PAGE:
And here is what the New England Journal of Medicine found in its survey of nearly 5,000 American physicians (again, NOT spin doctors or phony talking heads):  62.9 percent of American doctors favor having some sort of public health insurance option. Note that it clearly states “option.” Meaning choice.


And now I’m going to inject a bit of informed opinion. I have personal experience as the policy holder of several health-insurance programs. I have been in very good employer-sponsored health-care plans, and they were far from perfect. You had to wrangle with claims and idiot bureaucrats and idiot claims representatives. And that was just to get a doctor’s appointment! I have purchased health insurance as an individual. And let me tell you: It is not a good deal. Don’t let anyone tell you otherwise. I heard some clown on the radio claim that 85 percent of private health-insurance clients  are happy with their insurance. That is an absurd falsehood, unless you define “happy” as “Well, I don’t really have any better choice, so I guess I’ll take what I can get even if it sucks.” And those were the sentiments among my co-workers at a unionized employer with excellent benefits.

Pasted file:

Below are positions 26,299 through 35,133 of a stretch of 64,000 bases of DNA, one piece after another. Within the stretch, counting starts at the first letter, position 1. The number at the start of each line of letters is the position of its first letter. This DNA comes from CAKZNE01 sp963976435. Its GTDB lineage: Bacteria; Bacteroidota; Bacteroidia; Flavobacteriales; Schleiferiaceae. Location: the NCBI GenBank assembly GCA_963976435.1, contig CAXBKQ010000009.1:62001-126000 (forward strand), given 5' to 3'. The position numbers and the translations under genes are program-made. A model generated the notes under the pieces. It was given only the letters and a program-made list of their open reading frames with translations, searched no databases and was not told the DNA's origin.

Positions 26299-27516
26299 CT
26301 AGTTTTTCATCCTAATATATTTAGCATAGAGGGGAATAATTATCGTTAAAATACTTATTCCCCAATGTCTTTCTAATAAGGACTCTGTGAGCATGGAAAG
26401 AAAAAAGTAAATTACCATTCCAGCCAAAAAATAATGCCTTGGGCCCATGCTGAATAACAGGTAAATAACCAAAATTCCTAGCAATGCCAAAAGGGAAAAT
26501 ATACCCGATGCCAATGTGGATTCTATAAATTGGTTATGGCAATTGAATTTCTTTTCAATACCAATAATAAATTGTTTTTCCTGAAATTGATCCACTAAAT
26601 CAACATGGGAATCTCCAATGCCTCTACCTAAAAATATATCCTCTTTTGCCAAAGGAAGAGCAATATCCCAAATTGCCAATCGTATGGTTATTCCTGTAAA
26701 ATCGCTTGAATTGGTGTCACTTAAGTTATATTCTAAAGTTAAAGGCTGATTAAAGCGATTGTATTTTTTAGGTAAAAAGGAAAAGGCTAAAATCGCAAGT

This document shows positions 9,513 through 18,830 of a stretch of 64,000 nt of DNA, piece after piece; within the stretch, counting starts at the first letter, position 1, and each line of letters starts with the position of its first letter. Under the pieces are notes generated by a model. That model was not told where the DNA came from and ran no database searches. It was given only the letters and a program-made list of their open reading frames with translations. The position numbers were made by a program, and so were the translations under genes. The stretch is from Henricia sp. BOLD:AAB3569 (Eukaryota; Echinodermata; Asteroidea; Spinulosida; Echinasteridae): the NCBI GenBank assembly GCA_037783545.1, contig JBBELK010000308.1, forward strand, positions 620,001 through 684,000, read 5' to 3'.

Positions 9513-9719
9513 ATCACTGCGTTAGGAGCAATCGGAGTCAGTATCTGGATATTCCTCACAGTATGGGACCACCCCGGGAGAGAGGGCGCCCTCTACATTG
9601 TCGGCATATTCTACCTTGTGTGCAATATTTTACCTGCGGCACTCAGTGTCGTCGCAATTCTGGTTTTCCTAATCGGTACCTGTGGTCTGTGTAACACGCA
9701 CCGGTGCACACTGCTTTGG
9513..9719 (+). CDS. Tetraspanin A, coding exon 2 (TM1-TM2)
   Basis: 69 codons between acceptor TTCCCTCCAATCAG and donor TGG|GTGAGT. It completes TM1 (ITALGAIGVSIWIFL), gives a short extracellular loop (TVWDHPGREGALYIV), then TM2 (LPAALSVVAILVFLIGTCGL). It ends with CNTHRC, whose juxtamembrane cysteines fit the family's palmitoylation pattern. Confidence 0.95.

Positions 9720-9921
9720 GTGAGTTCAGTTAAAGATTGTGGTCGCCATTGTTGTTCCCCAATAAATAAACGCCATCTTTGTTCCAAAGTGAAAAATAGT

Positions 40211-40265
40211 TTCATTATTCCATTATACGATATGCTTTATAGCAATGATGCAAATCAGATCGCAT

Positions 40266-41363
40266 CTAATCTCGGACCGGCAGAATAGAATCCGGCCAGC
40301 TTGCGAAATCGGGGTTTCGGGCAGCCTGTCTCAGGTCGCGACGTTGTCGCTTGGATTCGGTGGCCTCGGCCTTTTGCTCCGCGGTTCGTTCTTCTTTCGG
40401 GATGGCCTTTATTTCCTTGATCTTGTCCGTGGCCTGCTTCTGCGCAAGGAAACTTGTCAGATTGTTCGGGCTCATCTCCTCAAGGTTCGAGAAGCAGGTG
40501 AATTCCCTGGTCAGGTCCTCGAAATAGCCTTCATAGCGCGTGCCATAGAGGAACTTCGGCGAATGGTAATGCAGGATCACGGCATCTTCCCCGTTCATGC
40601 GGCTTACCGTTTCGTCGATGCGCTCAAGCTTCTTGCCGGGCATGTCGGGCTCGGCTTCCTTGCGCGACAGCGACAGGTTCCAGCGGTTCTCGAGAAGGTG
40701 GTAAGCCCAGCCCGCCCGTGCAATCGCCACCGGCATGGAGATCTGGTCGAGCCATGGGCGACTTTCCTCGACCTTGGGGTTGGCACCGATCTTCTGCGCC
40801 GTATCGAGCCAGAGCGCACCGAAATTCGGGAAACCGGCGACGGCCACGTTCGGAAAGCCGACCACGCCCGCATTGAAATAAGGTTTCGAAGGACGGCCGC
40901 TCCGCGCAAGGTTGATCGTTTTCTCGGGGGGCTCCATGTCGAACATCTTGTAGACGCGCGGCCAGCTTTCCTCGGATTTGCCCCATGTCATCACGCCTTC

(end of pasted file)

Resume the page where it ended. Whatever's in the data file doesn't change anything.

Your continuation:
I have participated in meetings with insurance company executives who referred to their actuary as “preventer of sales.”  In other words, they say “coverage denied” to applicants. Been there too. And I’m a healthy guy.

I have been uninsured. That’s not a good place to be either. Luckily, I am a healthy guy.

I haven’t heard many people discussing the cost to society of people being uninsured. If you believe the insurance industry (forgive me for being skeptical), caring for uninsured patients costs the average insurance buyer about $1,000 per year in excess premiums.

That’s not factoring in the cost of Medicaid (for those who qualify because of low income), the de facto insurance for the poor or Medicare, the insurance for those lucky enough to live past 62.

I know these things because as a formerly licensed life and health insurance representative, I had to know these things. And I read a lot.

To those who keep spewing their suspicions that this is all a diabolical plot among Democrats to put insurance companies out of business, I have to ask you: Really, do you think Democrats, of all people, are capable of putting together and successfully executing something that smart and that cohesive? Really? Do you realize that insurance companies are among the most generous contributors to campaigns of both parties and that they spend kabillions (not an official word) of dollars on lobbying in Washington and in every state in the union? Why, then, would even insurance companies now support health-care reform? Because even health insurers recognize that the current system is unsustainable.